Artist’s collaborative seeking home

On Block Island
Thu, 09/19/2019 - 5:00pm

A group of art enthusiasts are seeking an island property to serve as their home base for an artist collaborative organization they are developing.

The endeavor, called the “On-Island Collaborative,” is being spearheaded by Ben Martin, John Warfel, and Sue Black, along with members of the local artists’ community, with the goal of creating a viable, self-sustaining artists and craftsmen’s collaborative.

The collaborative would include a “makers space” for craftsmen, an arts and crafts school, culinary workshops and events, performing arts classes, events and jam sessions, community events, a radio station, recording studio, and a teen café. Funding for the organization would be derived from donors, monthly and annual appeals, grant funding, town assistance, rent, workshop fees, and sales of art.

Warfel presented the project to the Town Council at its work session on Sept. 4, outlining thoughts regarding its function, objectives, and organizational model. He also said Sue Black arranged an introduction with the Jamestown Arts Center (, so the group could gather information to learn more about collaboratives.

“When Ben first approached me about this I was skeptical,” he said. “Ben thought the organization could make a difference here on Block Island. He felt it could have a real positive impact on the community.”

The group, accompanied by some supporters, shared information about the endeavor, including the need for an easement on property the town owns across from the Old Town Inn on Center Road.

Per the group, that home base would be called the “Sassafras Art Center,” which Councilor Martha Ball said “does not have a clear title (on the adjoining land). This issue has been floating around for decades, since 1923 I think.”

The building the group is proposing for its purposes is a restored Methodist Church that once operated as a bed and breakfast called “The Sasafrash.”

Despite the title issue, Warfel said it could be an “ideal venue” for housing the collaborative, as well as hosting other community events for seniors, etc.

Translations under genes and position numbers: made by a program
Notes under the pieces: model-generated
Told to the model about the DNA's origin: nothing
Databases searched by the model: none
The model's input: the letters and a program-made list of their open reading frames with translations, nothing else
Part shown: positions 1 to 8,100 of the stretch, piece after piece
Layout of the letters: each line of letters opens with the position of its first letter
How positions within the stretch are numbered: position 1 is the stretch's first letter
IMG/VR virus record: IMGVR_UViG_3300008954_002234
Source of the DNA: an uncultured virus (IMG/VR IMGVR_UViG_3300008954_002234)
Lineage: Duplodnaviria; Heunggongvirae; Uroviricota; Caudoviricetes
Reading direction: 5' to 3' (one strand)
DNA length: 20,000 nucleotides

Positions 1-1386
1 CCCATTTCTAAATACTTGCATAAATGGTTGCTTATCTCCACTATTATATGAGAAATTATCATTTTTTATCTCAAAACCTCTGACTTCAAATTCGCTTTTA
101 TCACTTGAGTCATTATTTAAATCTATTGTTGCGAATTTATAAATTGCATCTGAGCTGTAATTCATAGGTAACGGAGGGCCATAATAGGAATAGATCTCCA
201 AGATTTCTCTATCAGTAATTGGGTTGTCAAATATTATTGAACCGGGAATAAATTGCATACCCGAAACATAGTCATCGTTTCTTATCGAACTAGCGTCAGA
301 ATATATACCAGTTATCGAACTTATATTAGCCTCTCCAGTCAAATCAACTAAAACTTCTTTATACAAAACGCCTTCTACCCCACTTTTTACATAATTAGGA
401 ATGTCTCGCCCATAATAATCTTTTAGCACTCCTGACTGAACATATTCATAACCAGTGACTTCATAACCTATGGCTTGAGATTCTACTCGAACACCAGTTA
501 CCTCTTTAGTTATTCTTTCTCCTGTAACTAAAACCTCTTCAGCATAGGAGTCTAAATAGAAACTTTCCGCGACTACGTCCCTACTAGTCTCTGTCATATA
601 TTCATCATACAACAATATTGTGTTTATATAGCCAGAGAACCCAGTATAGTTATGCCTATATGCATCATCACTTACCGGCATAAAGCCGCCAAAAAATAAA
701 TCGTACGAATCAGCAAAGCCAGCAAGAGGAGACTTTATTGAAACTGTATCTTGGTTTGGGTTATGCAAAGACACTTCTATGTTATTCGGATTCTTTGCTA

“We’ve been working on this for a while,” said Warfel. “We’re not proposing anything, but we would like to open the door to your thoughts.”

“The Sassafras building, talk about that,” said Second Warden André Boudreau. “Do we own that?”

“You own the land around it,” said Sue Black, noting that the land would be used for the organization’s parking area.

The group noted that the Sassafras building was for sale, but they need an easement to utilize the land for creating a parking area.

“We’re looking at ways to do this. This is just an idea,” said Warfel, who noted that, “The goal for us is to be self-supporting.”

“If this is the building that is ideal for this, then I think, by all means, you should pursue it,” said Councilor Chris Willi. “This would be, more or less, a headquarters, and it could branch out from there. I think that having a headquarters is critical to it, as a base, if you will.”

Willi said this would be good for activities during the winter, and “thought this was a step in the right direction. I’m intrigued by the whole idea. If you find a space to do it I think that there will be interest.”

Warfel said the group spoke with people in the community, and, “There are a lot of people who want to be engaged” in this type of organization, and its activities.

“I think a lot of people are waiting for us to succeed a little bit before they commit to joining,” said Ben Martin. “We’ve looked at a lot of different properties — and individual owners are kind of a little bit timid.” He said owning their own place, like other successful organizations, is probably the best way to proceed. “The Sassafras building is a really nice spot, for a lot of different reasons.”

Sue Black said the group has been working with the Spring Street Gallery, the Island Free Library and the Historical Society — “all of these places that want to collaborate with us. We’re talking about a real collaborative.” She said the group could use the town’s help by granting it an easement on the land beside the building.

Councilor Sven Risom said he was “excited” about the endeavor. “I love this. I think it’s really refreshing,” he said, noting that the group should focus on “sustainability,” ensuring that “it’s not a one-shot wonder. I think you really need to think things through.”

“What’s the next step John?” asked Lacoste of Warfel. Lacoste suggested that the group look at similar endeavors that have and haven’t succeeded in the past.

Warfel said the next step is to talk to a few other community organizations, including the one in Jamestown, to collect more information about creating a collaborative, and soliciting funding.

“We’ve done some preliminary cash flow analysis. Of course, it would be nice if we got a big donor, but we aren’t counting on that.” He added: “We just feel that the space is really unique — and there’s so much square footage in that room; it’s unbelievable.”

“It’s like a church,” said Ball.

Risom urged the group to do more research and refine its request before discussing again with the Town Council, such as “what kind of easement” it would be seeking, and “the next steps.”

“We look forward to hearing more about it,” said Lacoste.

The next Town Council meeting is Wednesday, Oct. 2 at 7 p.m.